Jeffery Dice II took the stand Wednesday in Howard Superior Court 4 on his own behalf and denied dipping a 19-month-old girl in boiling water May 5, 2011.
Dice, 22, is on trial for two Class B felony charges of battery on a child less than 14 years of age causing serious bodily injury and neglect of a dependent causing serious bodily injury.
Dice continually said, “I did not,” when asked by his attorney, David Rosselot, if he immersed the child’s legs, hands and face in a pot of boiling water.
The state represented by Prosecutor Mark McCann contends that Dice intentionally immersed the girl in a pot of boiling water that day.
During his testimony, Dice said that he was getting ready to cook ramen noodles for his stepdaughter, when he accidentally knocked the pan of boiling water off the stove. He further said he didn’t realize the child was in the room until he heard her scream. When ask where the girl was, Dice said he thought she was in her room playing. He further stated that when he looked down she was sitting on the floor screaming.
He also claimed he was burned by the scalding water, but he didn’t have any burn marks. After the incident, he said he noticed her left foot and left hand was bright red. He then called his aunt who is a nurse for advice. She told him to take her to the hospital, which he did.
Dr. Roberta Hibbard at Riley Hospital for Children in Indianapolis testified earlier in the day that after examining the child she thought the injuries were consistent with intentional immersion burns and that the injuries were not suffered as a result of accidentally being splashed as Dice claimed.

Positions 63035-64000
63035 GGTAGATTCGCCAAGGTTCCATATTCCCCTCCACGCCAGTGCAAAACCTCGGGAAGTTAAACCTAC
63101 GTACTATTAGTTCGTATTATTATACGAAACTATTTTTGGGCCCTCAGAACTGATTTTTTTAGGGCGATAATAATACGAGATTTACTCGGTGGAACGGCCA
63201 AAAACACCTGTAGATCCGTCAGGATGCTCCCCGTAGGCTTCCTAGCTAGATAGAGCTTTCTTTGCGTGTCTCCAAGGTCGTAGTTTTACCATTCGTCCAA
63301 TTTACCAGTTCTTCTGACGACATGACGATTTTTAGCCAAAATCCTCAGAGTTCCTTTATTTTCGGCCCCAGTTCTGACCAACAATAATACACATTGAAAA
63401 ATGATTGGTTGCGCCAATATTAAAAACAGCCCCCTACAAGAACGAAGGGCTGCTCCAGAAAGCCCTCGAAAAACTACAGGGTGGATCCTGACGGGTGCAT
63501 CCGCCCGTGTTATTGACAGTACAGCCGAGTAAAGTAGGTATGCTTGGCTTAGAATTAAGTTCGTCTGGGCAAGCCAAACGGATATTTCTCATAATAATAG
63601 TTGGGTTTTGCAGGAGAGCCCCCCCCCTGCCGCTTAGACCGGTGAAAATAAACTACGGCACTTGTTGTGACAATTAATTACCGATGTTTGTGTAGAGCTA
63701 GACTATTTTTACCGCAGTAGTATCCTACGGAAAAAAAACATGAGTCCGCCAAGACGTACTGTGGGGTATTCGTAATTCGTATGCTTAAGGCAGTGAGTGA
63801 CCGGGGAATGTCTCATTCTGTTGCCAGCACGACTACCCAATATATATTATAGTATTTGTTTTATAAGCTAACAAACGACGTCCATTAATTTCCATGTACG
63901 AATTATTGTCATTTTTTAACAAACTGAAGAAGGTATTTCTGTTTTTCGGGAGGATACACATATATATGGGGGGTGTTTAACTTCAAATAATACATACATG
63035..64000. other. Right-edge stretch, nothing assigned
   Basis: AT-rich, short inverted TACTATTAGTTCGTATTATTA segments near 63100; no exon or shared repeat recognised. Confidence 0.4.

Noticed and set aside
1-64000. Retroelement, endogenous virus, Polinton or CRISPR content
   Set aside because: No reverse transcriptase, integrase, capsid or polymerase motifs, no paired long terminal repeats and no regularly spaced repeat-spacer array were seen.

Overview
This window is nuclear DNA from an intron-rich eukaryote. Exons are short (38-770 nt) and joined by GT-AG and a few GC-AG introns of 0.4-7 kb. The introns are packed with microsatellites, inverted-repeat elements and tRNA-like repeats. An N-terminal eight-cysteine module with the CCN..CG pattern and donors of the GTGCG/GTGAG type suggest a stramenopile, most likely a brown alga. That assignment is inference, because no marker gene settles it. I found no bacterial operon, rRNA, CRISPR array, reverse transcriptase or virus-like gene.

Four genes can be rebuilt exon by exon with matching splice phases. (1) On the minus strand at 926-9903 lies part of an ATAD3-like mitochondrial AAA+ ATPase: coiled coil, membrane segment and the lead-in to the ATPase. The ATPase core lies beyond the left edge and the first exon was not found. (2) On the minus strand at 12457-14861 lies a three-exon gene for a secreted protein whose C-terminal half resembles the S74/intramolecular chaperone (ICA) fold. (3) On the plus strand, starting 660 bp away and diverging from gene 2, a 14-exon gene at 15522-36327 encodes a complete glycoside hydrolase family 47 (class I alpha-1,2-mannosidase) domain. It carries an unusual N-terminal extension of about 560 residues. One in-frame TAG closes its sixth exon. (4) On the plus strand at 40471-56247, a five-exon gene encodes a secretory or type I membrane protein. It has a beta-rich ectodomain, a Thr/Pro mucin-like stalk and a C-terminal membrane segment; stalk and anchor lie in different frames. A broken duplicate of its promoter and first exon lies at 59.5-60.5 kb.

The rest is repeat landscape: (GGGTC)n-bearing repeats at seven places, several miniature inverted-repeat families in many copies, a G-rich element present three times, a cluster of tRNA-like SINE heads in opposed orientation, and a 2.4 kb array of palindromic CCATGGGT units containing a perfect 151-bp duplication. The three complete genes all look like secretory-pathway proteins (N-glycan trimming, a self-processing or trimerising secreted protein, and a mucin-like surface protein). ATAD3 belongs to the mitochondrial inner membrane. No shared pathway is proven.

With photos of the girl’s injuries on display for jurors, Hibbard explained that the injuries from her vast experience were not consistent with a splash burn pointing out the distinctive patterns of the burns to jurors.
Detective Ernie Shirey of the Howard County Sheriff Department also testified that he did not believe Hibbard’s claim and thought it was an accident. Shirey said he initiated an investigation, but did not request a warrant or place Dice under arrest.
Going off the information from representatives of the Department of Child Services and Hibbard’s report, McCann elected to request and obtain a warrant for Dice’s arrest regardless of Shirey’s opinion.
In an unusual move, the second day of the trial started with a defense witness.
Judge George Hopkins allowed Rosselot to call the defense’s expert witness, Dr. Richard Kagan, prior to the state resting due to a scheduling conflict.
Kagan testified that after reviewing the photos and reports from police, family and physicians he concluded the burns to the feet and hands were consistent with immersion burns. He also testified he believed the burns did not occur from one instance.
In his cross examination, McCann pointed out to jurors that Kagan did not examine the child or interview anybody in the case in coming up with his conclusions. Kagan also said he was paid $6,200 for his review and testimony.
Closing arguments are expected to begin at 8:30 a.m. today.